Common Tread

2018 Kawasaki Ninja 400 first look

Oct 25, 2017

While Honda was busy debuting the new Gold Wing, Kawasaki launched a highly anticipated bike of its own at the other end of the weight spectrum.

Unveiled at the 45th Tokyo Motor Show, the Ninja 400 is official after months of speculation and some spy shots from a Milwaukee photo shoot. Yes, we’re getting it in America, and yes, it comes in green.

Presented with the tagline “Street Born, Track Inspired,” the EX400 features heavy Ninja family design language, especially at the tail and headlights. An all-new trellis frame uses the engine as a stressed member, just like its bigger brothers. Kawasaki claims the new 399 cc parallel twin makes 45 horsepower at 10,000 rpm. No doubt Kawasaki is looking to leapfrog Yamaha’s YZF-R3, as well as silence competitors like the KTM RC390 on the street as well as the track.

For years, the Ninja 250 had this class to itself, and as a result Kawasaki never had to change it. Now that there’s fierce competition among small sport bikes, updates are coming much faster and the EX400 represents the next generation in the Ninjette legacy. The whole package is lighter and more powerful than the outgoing Ninja 300, while retaining the slipper clutch and ABS. Riders will also appreciate the LED lighting all around, plus a gear indicator. Seat height is an accessible 30.9 inches. Accessories from Kawasaki cover popular aftermarket items like frame sliders and an Akrapovic exhaust.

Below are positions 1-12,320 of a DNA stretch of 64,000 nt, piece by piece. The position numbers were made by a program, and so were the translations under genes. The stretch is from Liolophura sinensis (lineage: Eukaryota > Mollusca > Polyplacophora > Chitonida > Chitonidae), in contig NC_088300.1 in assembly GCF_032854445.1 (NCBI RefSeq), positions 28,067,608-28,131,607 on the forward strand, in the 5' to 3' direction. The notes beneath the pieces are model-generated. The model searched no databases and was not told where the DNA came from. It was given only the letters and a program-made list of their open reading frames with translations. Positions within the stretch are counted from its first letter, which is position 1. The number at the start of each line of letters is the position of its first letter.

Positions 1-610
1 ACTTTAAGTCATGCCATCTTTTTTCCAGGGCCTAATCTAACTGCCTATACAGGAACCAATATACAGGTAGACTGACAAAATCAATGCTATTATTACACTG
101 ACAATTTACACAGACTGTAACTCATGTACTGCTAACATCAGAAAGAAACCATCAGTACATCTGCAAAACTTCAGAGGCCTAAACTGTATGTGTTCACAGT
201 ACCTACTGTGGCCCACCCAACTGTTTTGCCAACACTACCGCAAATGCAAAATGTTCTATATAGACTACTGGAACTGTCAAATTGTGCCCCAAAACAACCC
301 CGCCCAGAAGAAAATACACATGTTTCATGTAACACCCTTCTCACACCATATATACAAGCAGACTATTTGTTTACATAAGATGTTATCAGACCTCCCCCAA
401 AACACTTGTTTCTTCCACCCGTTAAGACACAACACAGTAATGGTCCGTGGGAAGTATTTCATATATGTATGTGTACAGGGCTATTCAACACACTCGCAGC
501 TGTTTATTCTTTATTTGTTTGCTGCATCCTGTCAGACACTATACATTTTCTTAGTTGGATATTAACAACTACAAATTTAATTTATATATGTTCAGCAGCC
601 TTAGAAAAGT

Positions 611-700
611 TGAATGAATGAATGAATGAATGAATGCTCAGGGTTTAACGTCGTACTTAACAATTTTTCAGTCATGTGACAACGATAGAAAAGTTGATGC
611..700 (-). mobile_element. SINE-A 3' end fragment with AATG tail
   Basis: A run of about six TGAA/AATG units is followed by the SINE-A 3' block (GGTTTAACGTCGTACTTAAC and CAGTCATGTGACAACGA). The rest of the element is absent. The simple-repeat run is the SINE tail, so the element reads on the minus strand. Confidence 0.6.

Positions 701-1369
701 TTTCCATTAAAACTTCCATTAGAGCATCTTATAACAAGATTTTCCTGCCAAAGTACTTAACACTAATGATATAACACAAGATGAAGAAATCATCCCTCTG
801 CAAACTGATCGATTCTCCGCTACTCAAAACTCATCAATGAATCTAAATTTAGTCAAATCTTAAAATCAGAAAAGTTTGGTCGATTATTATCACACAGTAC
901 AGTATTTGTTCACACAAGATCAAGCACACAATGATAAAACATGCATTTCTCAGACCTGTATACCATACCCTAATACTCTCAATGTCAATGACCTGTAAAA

A short video featuring sugar-high World Superbike racers Tom Sykes and Jonathan Rea captures Kawasaki’s vision for the “Street Born, Track Inspired” Ninja 400, which raises questions about the bike’s place in the World Supersport 300 class.

With World Supersport 300 already accommodating motorcycles ranging from 300 cc to 500 cc, with limits on weight and rpm range, we expect the rules-makers to find a way to slot in the new Ninja 400.

The one part of this launch that isn’t new is that this isn’t the first time Kawasaki built a 399 cc parallel twin to compete with 300s. Frustrated by the wildly successful Honda CB350s and 360s, Kawasaki built the KZ400 in 1974 to out-Honda Honda in the middleweight class. The small KZ’s specs beat its CB competitors in almost everything, but you’ll never see one on a track. They were destined to be commuters and not much more. Think “Gas Crisis Born, Honda Inspired.” Trust me, I own one, and I love it anyway.

I’ll be sure to ride it to the showroom as soon as the Ninja 400s come in to make sure Kawasaki got it right this time.